James Russell (inventor)

James T. Russell (born 1931 in Bremerton, Washington) is an American inventor. He earned a BA in physics from Reed College in Portland in 1953. He joined General Electric's nearby labs in Richland, Washington, where he initiated many types of experimental instrumentation. He designed and built the first electron beam welder.[1]

In 1965, Russell joined the Pacific Northwest National Laboratory of Battelle Memorial Institute in Richland. There, in 1965, Russell invented the overall concept of optical digital recording and playback.[1] The earliest patents by Russell, US 3,501,586, and 3,795,902 were filed in 1966, and 1969. respectively.[2][3] He built prototypes, and the first was operating in 1973. In 1973, 1974, 1975 his first invention viewed by about 100 companies, including Philips and Sony engineers, and more than 1500 descriptive brochures were sent out to various interested parties[citation needed]. The concept was picked up by many technical and media magazines beginning in 1972[citation needed].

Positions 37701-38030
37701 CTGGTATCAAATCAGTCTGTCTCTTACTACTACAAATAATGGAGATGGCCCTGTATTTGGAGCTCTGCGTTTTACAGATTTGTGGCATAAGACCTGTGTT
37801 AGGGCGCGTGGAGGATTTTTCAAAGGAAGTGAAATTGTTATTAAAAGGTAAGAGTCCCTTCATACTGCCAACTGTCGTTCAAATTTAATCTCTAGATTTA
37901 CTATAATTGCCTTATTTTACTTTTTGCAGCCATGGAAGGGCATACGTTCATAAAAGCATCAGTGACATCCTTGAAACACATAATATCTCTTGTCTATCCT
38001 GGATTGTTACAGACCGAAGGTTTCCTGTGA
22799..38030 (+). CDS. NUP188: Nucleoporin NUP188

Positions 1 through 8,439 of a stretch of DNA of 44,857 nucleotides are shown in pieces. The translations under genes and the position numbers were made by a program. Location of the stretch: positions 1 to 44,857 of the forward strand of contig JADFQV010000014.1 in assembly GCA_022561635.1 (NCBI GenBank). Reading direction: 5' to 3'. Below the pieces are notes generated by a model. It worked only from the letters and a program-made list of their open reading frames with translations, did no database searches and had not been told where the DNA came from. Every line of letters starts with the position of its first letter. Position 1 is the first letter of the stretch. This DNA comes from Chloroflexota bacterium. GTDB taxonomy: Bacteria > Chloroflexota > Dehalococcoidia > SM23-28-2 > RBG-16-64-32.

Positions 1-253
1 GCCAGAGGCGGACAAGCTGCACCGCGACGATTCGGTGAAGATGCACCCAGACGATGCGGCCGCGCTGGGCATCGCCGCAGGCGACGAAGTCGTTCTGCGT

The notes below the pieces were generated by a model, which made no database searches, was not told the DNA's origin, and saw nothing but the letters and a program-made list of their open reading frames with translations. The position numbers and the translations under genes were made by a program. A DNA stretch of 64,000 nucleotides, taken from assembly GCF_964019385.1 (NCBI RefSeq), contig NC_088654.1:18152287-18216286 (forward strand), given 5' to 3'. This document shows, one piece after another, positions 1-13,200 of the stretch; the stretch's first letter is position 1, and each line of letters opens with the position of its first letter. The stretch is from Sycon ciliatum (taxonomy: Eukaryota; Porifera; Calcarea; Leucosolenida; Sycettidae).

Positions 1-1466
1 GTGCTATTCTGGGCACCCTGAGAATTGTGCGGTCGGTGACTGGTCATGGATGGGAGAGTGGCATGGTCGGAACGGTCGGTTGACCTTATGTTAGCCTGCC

It is debatable whether Russell's concepts, patents, prototypes, and literature[citation needed] instigated and in some measure guided the optical digital revolution.[4] Early optical recording technology, which forms the physical basis of videodisc, CD and DVD technology, was first published/filed by Dr. David Paul Gregg in 1958 and Philips researchers, Kramer and Compaan, in 1969. Russell's optical digital inventions were available publicly from 1970.

As of 2004, Russell was doing consulting from an in-home lab, in Bellevue, Washington.[6]